Before I go on about Mark “Chopper” Read (I will be brief!), I suggest you read this profile on Chopper by John Sylvester, the crime reporter for The Age who knew the guy and who, along with Andrew Rule, helped Chopper’s forays into the literary world. Of course I hadn’t read his books myself, so as to how the oeuvre of Mark Read compares with that of, say, Peter Corris, I must claim ignorance.
I can still appreciate the scam, a self-mutilating antihero from deepest, darkest Collingwood who found himself elevated to a cultural icon by writing all the bad things he did. It gave him a way to get out of the game and rehabilitate after a fashion. Upon going legit, he kept writing books, and settled back into the Caringbush. Sure, he got to do a few roadshows with Jacko (another Mark better known by his sobriquet) and various other ratbags, had his own beer before bespoke craft beer became a thing, and had a knack of annoying people by getting on TV and just being himself, all the while wondering why the big fuss.
No doubt the Chopper books helped popularise the crime genre in this country. While Aussie crime noir has had, of course Peter Corris, as far as the visual medium goes, shows like Scales of Justice and Phoenix may come across as a bit anaemic these days. The Chopper books tapped into a brasher yet worldlier vein, recognising that most criminals are pretty stupid, but the sharp ones can be lethal. It’s the reason there are endless Underbelly series. Consider: some of the most influential Australian cinema of the last few decades has crime and criminality at its centre, and they usually make a bit of a ripple overseas too. Romper Stomper. Two Hands. Animal Kingdom. Wolf Creek.
And of course the Chopper film slots right into that list. Eric Bana copped Chopper’s mannerisms and put in a performance that kickstarted a formidable Hollywood career for Bana, getting him out of the ghetto of TV sketch comedy and bucolic ABC tea-time drama. The movie also made a larger-than-life image out of Chopper that he could do little to quell but from what I hear he could see the funny side of it.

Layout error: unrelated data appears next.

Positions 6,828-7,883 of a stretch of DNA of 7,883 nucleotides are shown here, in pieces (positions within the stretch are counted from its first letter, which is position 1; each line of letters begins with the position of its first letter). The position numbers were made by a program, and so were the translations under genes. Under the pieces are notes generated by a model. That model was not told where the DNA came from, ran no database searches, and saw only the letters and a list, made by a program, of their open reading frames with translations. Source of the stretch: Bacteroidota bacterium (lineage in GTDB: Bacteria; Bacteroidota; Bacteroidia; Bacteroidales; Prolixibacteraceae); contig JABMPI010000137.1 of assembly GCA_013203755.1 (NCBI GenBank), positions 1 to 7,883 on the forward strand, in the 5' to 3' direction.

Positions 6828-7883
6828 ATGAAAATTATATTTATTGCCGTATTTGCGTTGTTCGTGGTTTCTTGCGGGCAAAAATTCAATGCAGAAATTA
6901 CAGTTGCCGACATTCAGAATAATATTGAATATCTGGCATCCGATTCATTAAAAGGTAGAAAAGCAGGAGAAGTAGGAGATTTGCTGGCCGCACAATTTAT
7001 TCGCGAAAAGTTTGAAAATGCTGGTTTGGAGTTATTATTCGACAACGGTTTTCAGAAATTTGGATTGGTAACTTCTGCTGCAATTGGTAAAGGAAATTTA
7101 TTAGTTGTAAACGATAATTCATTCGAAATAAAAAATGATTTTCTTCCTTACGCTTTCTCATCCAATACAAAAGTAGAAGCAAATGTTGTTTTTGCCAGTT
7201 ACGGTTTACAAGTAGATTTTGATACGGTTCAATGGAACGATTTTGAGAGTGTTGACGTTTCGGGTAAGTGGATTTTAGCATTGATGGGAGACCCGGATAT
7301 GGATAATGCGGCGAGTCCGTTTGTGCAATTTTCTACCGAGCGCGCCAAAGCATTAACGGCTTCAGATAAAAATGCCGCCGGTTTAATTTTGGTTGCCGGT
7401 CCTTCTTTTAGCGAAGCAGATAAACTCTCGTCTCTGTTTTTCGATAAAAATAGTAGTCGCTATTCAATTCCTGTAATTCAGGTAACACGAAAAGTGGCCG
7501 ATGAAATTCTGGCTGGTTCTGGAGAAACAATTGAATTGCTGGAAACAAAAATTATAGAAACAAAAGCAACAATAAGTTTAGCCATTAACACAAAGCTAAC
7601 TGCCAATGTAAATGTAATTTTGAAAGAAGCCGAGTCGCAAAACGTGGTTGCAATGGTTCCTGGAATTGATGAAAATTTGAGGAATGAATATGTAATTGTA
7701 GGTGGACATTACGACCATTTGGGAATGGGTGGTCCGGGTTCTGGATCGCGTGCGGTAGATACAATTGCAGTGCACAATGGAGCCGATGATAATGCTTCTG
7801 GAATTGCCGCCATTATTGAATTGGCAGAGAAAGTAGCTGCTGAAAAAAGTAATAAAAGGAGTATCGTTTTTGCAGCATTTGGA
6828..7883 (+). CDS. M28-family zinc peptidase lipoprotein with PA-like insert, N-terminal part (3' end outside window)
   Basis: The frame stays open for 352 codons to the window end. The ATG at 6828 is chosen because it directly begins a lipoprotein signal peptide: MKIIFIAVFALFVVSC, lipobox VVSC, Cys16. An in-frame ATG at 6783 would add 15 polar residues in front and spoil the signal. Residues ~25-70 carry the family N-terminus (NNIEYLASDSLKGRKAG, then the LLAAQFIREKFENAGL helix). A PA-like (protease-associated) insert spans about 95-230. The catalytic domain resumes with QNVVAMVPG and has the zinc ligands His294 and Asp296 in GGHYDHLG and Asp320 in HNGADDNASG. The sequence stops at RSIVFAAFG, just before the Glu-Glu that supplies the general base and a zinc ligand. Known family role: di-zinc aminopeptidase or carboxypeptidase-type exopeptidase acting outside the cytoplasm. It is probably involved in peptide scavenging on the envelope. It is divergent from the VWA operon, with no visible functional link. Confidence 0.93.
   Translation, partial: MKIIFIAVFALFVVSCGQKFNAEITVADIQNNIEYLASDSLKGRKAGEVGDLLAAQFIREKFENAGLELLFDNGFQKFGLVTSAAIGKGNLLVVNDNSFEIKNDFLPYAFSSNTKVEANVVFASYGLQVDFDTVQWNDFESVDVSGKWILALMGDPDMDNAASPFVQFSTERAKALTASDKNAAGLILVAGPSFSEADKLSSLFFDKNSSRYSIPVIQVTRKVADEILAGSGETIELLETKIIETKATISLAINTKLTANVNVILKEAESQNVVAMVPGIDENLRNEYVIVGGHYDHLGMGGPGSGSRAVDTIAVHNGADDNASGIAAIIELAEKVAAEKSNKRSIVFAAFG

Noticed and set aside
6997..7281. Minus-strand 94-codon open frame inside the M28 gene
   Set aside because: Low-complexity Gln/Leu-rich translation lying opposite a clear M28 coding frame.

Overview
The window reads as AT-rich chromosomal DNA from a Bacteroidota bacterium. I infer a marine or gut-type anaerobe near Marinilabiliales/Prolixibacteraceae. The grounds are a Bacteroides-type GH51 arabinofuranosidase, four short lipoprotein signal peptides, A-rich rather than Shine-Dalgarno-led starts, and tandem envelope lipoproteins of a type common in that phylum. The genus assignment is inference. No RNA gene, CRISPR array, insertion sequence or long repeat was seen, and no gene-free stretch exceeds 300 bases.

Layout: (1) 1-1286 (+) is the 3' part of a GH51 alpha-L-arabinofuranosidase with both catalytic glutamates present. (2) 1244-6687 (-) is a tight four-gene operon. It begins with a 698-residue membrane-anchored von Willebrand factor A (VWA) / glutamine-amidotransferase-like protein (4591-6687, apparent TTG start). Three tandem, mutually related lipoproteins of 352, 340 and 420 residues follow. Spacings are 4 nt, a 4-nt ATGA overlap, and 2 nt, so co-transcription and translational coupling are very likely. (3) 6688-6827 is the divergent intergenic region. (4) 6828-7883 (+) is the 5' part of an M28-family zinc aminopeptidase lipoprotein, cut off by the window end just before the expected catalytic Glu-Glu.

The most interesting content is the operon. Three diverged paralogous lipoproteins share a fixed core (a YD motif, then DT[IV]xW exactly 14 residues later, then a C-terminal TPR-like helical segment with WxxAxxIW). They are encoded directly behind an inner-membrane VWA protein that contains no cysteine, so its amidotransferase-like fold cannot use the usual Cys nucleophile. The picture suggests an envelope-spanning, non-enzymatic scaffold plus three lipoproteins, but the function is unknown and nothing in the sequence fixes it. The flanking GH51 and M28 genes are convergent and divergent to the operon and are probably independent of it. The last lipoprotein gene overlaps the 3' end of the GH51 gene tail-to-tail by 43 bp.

A few years later, another TV sketch comedy show, The Ronnie Johns Half Hour saw Heath Franklin debut a new character, a spoof based more on Bana’s movie portrayal than Read himself, who we might call Uncle Chop-Chop. The definitive Uncle Chop-Chop skit was the “Harden The Fuck Up” segment, where Franklin, playing Bana, playing Read, dispensed nuggets of advice to various people suffering from First World Problems such as being named “Stefan”. The prescription for their ailments was typically a dose of cement mix to be taken orally twice a day.
(The HTFU phrase itself took on a life of its own, featuring on black wristbands that were partly popularised by the pro cyclist Stuart O’Grady who gave them to his teammates as a bit of a gee-up. At the time it seemed like a pretty funny riposte to those ubiquitous yellow Livestrong bands, but with O’Grady’s recent confessions about using EPO early in his career, perhaps professional cyclists just shouldn’t get involved in spruiking inspirational wristbands.)
Closer to the source, William Gibson cited “Chopper From The Inside” as a reference source for his novel Idoru: “Anything I know of the toecutting business, I owe to the criminal memoirs of Mark Brandon ‘Chopper’ Read. Chopper is a great deal scarier than Blackwell (a character in Idoru – Ed.) and has even less ears’. I suspect there may have even a bit of Chopper in the characterisation of Omar Little in The Wire, who like Chopper in his early days, held up drug dealers because that’s where the money was.
When Chopper revealed he had liver cancer but would not take a liver transplant because he didn’t deserve it, he may or may not have accounted that he had already lived longer that he had counted on. The inevitable lionisation will put the wind up certain quarters (because people can’t shut up about Ned Kelly and Breaker Morant either) but in the wash-up, Mark Brandon “Chopper” Read will have been responsible for less deaths of innocents than Scott Morrison.